As the tragic events in Paris reminded us, terrorism is a threat to everyone. That includes the Gulf of Mexico. However, terrorism is not the only threat, and perhaps not the most pressing one.

Perhaps the least acknowledged and understood threat to the Gulf of Mexico is the offshore workforce.

Bruce Burch, senior well control engineer at Mercury Well Control, delivered a scary, but truthful presentation to the Drilling Engineering Committee meeting in Houston in November. He detailed the scope of potential human failure in the Gulf of Mexico in the present, depressed environment. The human factor crisis revolves around two issues, according to Burch.

The first is training, which he said has gotten lax. That applies not just to classroom training but also to follow-up training and on-the-job experience. In the current environment, with personnel worried about job retention and re-employment prospects, full attention is not devoted to tasks at hand, including training.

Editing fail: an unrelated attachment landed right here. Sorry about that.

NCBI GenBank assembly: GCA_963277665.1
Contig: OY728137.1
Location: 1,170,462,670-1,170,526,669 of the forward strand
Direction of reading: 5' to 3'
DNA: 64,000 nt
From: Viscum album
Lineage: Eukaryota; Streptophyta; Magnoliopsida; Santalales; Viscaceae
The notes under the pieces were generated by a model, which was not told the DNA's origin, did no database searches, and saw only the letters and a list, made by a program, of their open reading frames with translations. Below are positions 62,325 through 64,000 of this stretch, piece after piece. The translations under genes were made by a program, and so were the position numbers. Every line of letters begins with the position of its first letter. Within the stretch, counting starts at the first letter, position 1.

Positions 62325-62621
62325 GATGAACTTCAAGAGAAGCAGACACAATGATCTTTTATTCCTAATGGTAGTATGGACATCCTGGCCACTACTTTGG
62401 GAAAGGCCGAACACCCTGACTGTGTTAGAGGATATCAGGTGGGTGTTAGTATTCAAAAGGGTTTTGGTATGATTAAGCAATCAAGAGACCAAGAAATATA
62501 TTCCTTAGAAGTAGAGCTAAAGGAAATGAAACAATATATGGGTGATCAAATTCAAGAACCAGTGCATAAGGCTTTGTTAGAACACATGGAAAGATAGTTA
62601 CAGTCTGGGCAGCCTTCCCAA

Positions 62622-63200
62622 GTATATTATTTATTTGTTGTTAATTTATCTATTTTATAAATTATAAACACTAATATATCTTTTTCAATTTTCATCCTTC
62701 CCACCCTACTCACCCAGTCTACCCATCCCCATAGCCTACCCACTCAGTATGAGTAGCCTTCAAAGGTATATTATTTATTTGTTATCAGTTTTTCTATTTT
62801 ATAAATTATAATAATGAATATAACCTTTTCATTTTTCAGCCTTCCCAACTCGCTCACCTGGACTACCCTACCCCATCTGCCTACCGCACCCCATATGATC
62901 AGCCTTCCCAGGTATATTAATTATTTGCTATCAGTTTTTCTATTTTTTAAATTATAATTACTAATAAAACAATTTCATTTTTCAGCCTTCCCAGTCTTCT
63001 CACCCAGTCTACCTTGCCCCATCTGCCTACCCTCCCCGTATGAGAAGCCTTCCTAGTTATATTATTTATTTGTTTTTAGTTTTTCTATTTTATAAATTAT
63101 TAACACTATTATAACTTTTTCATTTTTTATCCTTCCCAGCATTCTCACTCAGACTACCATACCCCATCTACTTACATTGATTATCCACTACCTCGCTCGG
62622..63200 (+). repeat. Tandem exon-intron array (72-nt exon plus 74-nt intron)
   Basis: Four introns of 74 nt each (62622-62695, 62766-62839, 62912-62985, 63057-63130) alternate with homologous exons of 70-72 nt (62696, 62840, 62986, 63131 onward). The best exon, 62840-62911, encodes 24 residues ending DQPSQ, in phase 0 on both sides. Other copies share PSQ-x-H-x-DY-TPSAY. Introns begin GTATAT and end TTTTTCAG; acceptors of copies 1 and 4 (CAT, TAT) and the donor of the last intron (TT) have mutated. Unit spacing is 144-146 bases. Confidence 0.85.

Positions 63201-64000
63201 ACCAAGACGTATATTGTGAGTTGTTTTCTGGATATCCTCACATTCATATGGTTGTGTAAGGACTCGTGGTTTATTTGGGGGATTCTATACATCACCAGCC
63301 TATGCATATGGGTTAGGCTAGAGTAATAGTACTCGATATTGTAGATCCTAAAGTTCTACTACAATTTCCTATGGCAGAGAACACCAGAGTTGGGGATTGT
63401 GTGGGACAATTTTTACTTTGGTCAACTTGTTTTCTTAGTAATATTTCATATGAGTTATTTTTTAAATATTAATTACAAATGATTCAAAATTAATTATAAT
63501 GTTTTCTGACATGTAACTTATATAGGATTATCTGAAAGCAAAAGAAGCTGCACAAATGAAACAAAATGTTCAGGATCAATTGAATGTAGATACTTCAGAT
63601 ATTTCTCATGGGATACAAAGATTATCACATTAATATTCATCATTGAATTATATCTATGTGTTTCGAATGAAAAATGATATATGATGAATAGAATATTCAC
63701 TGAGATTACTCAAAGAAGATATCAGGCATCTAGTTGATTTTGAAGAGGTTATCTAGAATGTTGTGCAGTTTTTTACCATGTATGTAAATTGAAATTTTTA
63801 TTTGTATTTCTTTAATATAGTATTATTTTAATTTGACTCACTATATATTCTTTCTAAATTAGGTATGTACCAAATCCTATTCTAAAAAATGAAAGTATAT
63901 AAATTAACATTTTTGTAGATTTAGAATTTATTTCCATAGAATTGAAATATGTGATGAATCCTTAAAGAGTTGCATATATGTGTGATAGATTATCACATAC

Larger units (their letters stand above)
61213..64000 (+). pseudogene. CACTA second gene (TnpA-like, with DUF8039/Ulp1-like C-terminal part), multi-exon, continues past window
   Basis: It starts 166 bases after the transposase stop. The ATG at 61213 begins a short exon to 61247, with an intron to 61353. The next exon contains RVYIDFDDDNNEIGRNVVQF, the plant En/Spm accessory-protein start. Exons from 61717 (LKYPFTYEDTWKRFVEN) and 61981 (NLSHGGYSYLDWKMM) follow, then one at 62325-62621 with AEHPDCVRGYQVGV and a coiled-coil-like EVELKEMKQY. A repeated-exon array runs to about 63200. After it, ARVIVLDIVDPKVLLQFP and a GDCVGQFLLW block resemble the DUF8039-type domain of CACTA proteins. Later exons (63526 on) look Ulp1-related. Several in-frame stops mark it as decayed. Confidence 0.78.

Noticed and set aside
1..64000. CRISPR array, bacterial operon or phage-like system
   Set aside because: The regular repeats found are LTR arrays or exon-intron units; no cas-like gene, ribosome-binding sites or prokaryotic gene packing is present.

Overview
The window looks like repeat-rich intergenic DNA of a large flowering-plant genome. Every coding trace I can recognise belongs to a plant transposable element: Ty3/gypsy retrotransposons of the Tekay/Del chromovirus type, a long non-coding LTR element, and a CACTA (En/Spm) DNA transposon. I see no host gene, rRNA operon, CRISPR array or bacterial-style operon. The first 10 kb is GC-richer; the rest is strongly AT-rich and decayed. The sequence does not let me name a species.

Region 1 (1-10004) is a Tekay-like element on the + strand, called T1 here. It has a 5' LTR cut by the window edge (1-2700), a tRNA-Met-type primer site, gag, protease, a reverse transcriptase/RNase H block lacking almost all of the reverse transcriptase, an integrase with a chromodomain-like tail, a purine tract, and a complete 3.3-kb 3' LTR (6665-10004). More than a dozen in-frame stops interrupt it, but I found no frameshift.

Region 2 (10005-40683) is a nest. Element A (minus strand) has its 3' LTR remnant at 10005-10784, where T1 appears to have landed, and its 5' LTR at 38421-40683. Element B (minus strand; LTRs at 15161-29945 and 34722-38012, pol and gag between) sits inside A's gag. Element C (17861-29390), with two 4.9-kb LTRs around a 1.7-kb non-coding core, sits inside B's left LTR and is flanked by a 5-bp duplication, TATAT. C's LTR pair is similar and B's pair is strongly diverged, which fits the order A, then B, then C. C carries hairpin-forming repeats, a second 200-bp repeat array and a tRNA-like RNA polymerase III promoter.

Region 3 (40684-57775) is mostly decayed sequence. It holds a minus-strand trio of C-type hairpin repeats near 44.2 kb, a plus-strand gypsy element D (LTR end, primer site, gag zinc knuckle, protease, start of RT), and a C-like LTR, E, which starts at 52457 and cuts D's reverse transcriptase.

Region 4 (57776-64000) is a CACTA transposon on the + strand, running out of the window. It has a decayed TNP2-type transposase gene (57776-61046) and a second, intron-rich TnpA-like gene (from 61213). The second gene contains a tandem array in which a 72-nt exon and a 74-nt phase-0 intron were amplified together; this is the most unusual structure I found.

This is exacerbated, Burch argues, by accepting subjective evidence as fact. That is, we take mistaken observations and definitive, but unproven, statements as facts that we then act upon, although they may be no more than one colleagues’ repeated assertions or another’s comments resulting from a misunderstood observation.

“And if the ‘fact’ – although not correct – doesn’t cause a major impact, we assume it’s right until years down the road,” said Burch, when we prove with technology that the “fact” is not a fact, or when the “fact” causes a major issue, as in Macondo.

Having lived through a significant downturn in the offshore industry, I can attest to Burch’s observations. I have seen a distracted workforce make errors. Have you ever seen a 10-ton anchor free fall on to the deck of an OSV after the crane operator hit the wrong lever? They don’t bounce. Ever been on a platform tender holed by an OSV whose helmsman wasn’t paying attention? The tender sank at the platform.

Is the industry prepared to deal with this issue going forward? It is tough to say. While industry and regulators have taken important technical steps to prevent another Macondo, the same cannot be said of the threat to marine infrastructure (including OSVs as day rates continue to fall and the market worsens) created by a distracted, inadequately trained and overconfident workforce. That’s the case Burch makes, and it’s well made.

The views and opinions expressed in this blog are the author's and not necessarily those of WorkBoat.